40 black body males, 46 black body females, 13 ebony males and 11 ebony females. The
ebony appearance shows in F2 generation because the it is recessive alleles. The number of
ebony is one over 16 from the total number of offspring.
After calculated the value of chi, we determined that the number of offspring yields observed are
nearly same with the expected offspring. Df is 1, 0.5>p>0.1.

B. Dihybrid cross
Result:
Class

Observed

Black body, red 45

Expected

(O-E)2

(O-E)2/Expected

43.9

1.21

0.028

eyes
Black

body, 13

14.6

2.56

0.175

body, 16

14.6

1.96

0.134

body, 4

4.9

0.81

0.165

white eyes
Ebony
red eyes
Ebony
white eyes
Totals

78

78

Chi2 = 0.502
Df = 3, 0.5>p>0.1

Discussion:
Dihybrid cross involved 2 traits of Drosophila which were between colour of body and eye colour
has been crossed in this experiment. We know that the gene that controls these traits is
autosomal chromosomes. Since the autosomal chromosomes control these traits, the cross can
be done by using normal cross without x- link. The Chi Square test is a statiscal method used to
determine goodness of fit. Goodness of fit refers to how close the observed data are to those
predicted from a hypothesis. The chi square test does not prove that the hypothesis is correct, it
evaluates whether or the data and the hypothesis have good fit. In this case, we have used the
chi square test. So we have to determine the degrees of freedom (df). The df is a measure of
the number of categories that are independent of each other. Based on the result that has been
calculated, therefore, with df= 3, the chi square value of 0.502 is greater than 0.352 in which
correspond to P= 0.95. Low chi square of the calculated result indicates a high probability that
the observed deviations could be due to random chance alone. P= 0.95 means that values
equal or greater than 0.352 are expected to occur 95% of the time based on random chance
alone. Therefore, it is quite probable that the deviations between the observed and expected
values in this experiment can be explained by random sampling error. The calculated result that
we obtained can be accepted because it is greater than 0.05.

C. X-linked gene cross


Result:

Cross 1
Female wild type (red eye) X Male white eye
phenotype

Number of flies

Male wild type

27

Female wild type

24

Male white eye

31

Female white eye

20

Cross 2
Male wild type (red eye) X Female white eye
phenotype

Number of flies

Male wild type

23

Female wild type

17

Male white eye

18

Female white eye

16

Discussion:
T.H. Morgan in 1910 crossed a red eyed pure breeding female fly with a white eyed male.
For cross 1:

Red eyed female X White eyed male.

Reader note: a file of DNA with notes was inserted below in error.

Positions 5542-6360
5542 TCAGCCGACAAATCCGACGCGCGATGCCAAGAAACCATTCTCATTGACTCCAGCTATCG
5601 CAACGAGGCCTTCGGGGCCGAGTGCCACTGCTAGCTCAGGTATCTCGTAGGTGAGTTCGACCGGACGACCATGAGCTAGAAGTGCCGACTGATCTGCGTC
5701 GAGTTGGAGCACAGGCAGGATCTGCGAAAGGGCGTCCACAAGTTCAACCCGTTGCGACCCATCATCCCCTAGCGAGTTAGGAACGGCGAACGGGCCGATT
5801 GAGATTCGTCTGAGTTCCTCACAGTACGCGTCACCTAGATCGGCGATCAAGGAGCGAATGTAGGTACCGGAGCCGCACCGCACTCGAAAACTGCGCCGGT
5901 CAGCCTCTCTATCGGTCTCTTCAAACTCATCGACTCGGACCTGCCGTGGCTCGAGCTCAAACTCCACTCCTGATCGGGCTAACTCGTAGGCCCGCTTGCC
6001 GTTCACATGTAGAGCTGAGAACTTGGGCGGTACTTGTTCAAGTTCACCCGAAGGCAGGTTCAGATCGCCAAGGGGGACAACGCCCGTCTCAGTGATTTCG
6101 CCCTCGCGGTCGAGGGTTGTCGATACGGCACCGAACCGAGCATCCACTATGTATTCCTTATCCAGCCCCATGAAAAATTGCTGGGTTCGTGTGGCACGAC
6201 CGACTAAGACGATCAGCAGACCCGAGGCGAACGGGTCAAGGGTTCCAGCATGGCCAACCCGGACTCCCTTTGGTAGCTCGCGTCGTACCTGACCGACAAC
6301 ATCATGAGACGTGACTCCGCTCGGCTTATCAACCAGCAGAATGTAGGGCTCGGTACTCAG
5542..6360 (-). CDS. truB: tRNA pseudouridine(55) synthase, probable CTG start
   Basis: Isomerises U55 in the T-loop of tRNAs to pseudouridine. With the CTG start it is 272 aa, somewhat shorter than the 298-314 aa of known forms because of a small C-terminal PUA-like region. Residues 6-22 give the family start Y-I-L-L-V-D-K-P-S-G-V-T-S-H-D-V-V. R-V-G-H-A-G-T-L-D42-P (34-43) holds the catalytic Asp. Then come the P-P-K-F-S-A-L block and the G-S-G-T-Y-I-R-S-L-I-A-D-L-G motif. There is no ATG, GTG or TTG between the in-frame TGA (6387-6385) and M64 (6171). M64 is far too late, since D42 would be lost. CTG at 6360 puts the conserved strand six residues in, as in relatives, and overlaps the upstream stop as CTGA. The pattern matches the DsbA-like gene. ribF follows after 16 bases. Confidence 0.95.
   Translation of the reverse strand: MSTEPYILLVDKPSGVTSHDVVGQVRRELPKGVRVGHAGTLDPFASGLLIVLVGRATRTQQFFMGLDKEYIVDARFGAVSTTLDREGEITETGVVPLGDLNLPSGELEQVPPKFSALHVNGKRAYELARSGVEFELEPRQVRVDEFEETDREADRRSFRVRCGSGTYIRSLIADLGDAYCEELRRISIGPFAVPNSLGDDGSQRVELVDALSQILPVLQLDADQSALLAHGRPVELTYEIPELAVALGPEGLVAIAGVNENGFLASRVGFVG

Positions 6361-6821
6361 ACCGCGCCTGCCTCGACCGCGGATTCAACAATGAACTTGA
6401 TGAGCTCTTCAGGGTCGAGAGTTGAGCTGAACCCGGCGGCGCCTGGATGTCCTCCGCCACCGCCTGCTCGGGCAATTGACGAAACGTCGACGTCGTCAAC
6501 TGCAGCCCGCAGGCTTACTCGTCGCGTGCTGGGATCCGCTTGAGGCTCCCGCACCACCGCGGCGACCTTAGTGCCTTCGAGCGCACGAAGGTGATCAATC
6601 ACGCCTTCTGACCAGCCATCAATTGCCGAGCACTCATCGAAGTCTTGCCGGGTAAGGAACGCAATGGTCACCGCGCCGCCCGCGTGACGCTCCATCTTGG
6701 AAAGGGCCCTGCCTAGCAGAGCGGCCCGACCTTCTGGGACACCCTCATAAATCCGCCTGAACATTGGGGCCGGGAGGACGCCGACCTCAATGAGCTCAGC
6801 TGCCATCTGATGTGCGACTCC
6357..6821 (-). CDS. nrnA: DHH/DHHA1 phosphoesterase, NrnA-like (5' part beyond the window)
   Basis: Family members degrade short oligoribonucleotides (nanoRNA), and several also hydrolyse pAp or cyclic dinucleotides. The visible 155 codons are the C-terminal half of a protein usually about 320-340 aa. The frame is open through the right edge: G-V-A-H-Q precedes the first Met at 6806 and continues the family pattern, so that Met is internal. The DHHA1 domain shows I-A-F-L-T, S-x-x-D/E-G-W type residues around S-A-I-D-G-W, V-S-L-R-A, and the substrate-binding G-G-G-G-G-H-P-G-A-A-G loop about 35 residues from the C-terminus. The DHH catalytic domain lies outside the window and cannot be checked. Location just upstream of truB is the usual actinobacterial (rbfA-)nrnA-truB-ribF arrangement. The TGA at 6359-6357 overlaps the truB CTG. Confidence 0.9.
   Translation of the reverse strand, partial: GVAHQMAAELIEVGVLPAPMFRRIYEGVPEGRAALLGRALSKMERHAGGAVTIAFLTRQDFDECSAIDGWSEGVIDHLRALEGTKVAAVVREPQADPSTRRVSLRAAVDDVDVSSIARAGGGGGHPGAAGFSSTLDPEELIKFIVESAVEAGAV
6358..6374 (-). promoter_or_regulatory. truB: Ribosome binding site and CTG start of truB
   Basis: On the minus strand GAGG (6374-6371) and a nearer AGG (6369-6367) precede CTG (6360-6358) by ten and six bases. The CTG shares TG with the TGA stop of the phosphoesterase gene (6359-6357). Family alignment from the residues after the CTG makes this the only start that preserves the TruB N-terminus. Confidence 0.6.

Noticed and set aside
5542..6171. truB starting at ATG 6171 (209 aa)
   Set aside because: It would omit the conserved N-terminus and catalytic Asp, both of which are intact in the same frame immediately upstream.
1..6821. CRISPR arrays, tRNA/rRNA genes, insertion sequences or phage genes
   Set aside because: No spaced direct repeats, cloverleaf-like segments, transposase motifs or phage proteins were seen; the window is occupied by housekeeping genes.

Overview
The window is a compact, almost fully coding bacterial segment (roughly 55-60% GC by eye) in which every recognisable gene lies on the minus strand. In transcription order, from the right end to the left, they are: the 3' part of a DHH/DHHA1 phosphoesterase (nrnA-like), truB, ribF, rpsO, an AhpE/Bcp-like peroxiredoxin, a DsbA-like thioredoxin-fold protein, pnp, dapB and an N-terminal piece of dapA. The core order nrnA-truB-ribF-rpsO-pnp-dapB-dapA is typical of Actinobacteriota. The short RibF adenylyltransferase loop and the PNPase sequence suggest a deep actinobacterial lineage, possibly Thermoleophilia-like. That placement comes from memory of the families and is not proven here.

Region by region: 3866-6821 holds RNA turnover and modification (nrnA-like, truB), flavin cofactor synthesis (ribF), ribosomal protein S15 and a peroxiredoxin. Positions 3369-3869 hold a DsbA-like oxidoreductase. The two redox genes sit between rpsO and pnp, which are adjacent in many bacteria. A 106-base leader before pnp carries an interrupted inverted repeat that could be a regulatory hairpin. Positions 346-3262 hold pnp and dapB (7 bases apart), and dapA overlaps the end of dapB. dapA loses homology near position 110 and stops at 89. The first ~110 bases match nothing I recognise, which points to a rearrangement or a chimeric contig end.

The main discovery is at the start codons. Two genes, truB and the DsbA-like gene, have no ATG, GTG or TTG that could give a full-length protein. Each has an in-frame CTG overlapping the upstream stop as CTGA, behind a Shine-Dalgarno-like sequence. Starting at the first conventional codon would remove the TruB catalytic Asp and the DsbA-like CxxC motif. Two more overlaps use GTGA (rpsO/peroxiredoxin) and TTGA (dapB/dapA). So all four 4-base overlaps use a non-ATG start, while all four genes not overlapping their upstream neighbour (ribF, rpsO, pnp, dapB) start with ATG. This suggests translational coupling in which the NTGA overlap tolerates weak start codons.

For this cross, the F1 generation yield all red eyed offsprings. When the F1 is inbred, white eye
appears in th of the F2 generations as in Mendels monohybrid experiment. For autosomal
gene, F2 offspring all the females are red. But among the males, half are white eyed. This
occupies ratio 3 red eyes : 1 white eyes.

The parent red eyed female must be homozygous, XW+XW+ and white eyed male must be XwY.
thus, red eyed female transmit their red eyed gene to all their

F1 offspring through X

chromosomes. So F1 offspring are red eyed.


For cross 2 : Red eyed male X white eyed female
For this reciprocal cross, the F1 generation yield all females are red eyed while all the male are
white eyed. They are produced in equal number. When these F1 offspring are interbred, F2
offsprings consist of red and white eyed individuals in equal proportion in both the sexes.the
ration yield is 1 red : 1 white.
The parent red eyed male must be hemizygous,XW+Y and white eyed female must be XwXw. The
Xw are fertilized by XW+ and Y. So it yield XW+Xw and XwY . The F1 generation would be
heterozygous and hemizygous recessive.
Based on our experiment, for cross 1 we cannot get F2 generation with ratio 1 red male : 2 red
female : 1 white male. Probably this happened because of the error in counting F2 generation.
During the disposing of F1 generation, there are a few egg of F1 are not hachted yet. So we
assume that the egg are F2 generation. Other than that, probably we have did some error in
distinguished male and female drosophila.

Conclusion:
The number of offspring yields in F1 and F2 generation are following Mendels ratio.
Based on this experiment, we can conclude that the dihybrid cross in Drosophila is
succeed although we have to repeat it twice due to some errors.
In x-linked cross, a red eye is the dominant trait towards white eyes. In F2 generation, white
eyes only affected male Drosophila. The ratio of the F2 phenotype ratio is 3:1.The gene affected
in the white-eye mutant is located exclusively on the X chromosome.

References:
N.A Campbell & J.B Reece (2005). Biolology 7th ed., San Fransisco.

Pearson Benjamin

Cummings.
http://biology.clc.uc.edu/Courses/bio105/sex-link.htm
http://main.uab.edu/cord/show.asp?durki=45462
http://en.wikipedia.org/wiki/Drosophila_melanogaster
http://www.studentsguide.in/genetics/sex-linked-inheritance/html
http://www.microbiologyprocedure.com/genetics.html

UNIVERSITI PENDIDIKAN SULTAN IDRIS

TBG 2013

Mendelian Inheritance Patterns in


Drosophila Melanogaster

NAME
LEE TACK HOOI
MUHAMMAD SHAKIR BIN CHE SOH

MATRIC NO
D20081032349
D20081032384

D20081032384
WAN MOHD SYAHIRAN BIN WAN
SABARUDIN

D20081032317

NURUL AIN FATHIHAH BT MOHD ROSHIDAN

D20081032381

RAJA NUR AIMI BT RAJA IBRAHIM

D20081032328

LECTURERS NAME : DR FATIMAH BT MOHAMED


GROUP : A
SEMESTER 3